By Presentation Studio

February 10, 2016

Is your presentation interesting?

As Guru Guy Kawasaki reminds us, it’s much easier to give a great speech if you have something interesting to say. [i]

Contrary to the history of PowerPoint presentations to date _?_ interesting is not sexy slide-ins and blinking bullet-points. You can use all the fonts and features you like, but if it ain’t interesting, sounds of snoring will surely arise.

Whether it’s a Business Presentation, Sales Presentation or just pitching a new idea _?_ learning a few simple presentation skills will enable you to win over the toughest room and achieve your goals. All you have to do is be interesting.

So what is interesting?


It’s easy to write a presentation when you’re passionate. People don’t relate to facts and figures _?_ they want to feel something. We’ve all met that person that enthrals the office relaying a simple trip to the supermarket. Yet that guy back from Machu Picchu has you checking your watch in twenty-seven seconds. If your heart’s not in it, decline the presentation and let everyone Google the topic in their own time.

If the presentation is just a legal requirement or policy _?_ cut it back and share heavy content via pdf. Just present the key messages and let everyone go ASAP. Don’t drag it out!

A good story

Nobody likes a sale pitch, but everyone loves a good story _?_ and when you’re telling it you relax, your nerves slip away; now you’re engaging with your audience.

A good story always combines truth and surprise.  So find that fresh take, that new angle, that piece of information no one’s heard before. Your audience won’t just be interested; they’ll go and tell someone that fascinating new thing they learned today. Now you’re unforgettable.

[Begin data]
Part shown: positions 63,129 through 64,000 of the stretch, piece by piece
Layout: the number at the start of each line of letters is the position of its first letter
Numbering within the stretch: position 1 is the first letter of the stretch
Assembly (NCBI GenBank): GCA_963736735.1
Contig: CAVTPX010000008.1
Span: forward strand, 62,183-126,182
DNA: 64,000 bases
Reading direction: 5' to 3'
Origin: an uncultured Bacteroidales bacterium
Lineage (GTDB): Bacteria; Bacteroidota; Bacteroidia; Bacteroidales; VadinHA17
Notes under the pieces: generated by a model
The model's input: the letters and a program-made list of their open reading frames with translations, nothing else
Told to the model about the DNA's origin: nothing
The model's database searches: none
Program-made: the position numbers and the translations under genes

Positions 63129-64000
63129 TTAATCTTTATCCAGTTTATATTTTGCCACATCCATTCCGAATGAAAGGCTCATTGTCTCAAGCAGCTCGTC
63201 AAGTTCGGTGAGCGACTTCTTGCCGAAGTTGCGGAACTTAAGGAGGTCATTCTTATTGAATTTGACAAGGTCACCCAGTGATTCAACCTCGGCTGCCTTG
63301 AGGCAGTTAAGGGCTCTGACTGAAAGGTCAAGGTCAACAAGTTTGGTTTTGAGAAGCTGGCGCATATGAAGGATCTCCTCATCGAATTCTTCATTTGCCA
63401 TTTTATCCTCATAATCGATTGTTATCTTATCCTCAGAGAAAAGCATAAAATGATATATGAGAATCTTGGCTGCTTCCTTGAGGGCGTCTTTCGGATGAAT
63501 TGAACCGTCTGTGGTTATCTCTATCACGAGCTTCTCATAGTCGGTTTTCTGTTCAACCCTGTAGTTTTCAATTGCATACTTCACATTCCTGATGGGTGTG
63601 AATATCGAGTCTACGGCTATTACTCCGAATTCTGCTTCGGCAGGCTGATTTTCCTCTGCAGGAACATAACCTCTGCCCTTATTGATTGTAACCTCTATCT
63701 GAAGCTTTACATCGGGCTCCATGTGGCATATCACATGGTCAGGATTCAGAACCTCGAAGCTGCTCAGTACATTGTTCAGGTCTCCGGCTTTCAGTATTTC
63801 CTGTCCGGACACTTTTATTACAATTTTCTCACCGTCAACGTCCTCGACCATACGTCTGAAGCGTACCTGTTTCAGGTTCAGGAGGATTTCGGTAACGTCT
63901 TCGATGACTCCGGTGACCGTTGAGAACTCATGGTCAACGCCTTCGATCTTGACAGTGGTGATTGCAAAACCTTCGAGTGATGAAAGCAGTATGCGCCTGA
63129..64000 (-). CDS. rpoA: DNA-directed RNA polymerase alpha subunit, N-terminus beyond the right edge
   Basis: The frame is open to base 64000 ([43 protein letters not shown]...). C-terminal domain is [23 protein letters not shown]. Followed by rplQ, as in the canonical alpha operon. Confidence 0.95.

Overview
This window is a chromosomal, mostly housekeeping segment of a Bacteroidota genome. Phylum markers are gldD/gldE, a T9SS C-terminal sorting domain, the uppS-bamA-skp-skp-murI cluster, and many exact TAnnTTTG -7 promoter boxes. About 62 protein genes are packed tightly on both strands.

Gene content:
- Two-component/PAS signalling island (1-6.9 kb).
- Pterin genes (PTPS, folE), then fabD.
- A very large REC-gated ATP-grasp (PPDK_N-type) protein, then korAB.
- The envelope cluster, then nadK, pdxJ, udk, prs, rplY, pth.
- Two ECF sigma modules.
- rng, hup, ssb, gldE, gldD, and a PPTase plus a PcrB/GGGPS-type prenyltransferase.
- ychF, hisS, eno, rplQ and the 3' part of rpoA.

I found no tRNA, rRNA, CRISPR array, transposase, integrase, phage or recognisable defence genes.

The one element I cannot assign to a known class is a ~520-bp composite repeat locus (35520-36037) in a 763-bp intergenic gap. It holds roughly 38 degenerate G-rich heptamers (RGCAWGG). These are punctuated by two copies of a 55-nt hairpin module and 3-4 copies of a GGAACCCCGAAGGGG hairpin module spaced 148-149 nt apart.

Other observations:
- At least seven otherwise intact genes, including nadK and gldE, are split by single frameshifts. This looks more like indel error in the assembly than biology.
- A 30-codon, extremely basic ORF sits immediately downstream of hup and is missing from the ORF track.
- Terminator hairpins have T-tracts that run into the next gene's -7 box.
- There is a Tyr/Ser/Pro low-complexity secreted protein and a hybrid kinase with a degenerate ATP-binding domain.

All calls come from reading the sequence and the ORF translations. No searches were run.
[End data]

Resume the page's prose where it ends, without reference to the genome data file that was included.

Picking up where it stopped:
Problem solving

So you’ve told a funny story, surprised everyone whilst delivering with utmost enthusiasm. If that’s all you’re audience wanted they’d have gone to the flicks. Ultimately they want you to solve a problem _?_ their problem.

We’ve all sat through that presentation where John tells you everything he wants you to know about him, his business, his sales, his goals, his achievements_?_ Don’t be like John.  Begin with the end in mind. What outcome does the audience want? How can your presentation solve their problem? Be a guru: create solutions and you’ll achieve your own presentation goals in the process.

Download our guide to
get a standing ovation,
with 10 tips from Guy Kawasaki:


 [i] Kawasaki, G 2015, The Art of the Keynote, Guy Kawasaki, viewed February 8 2016, link.

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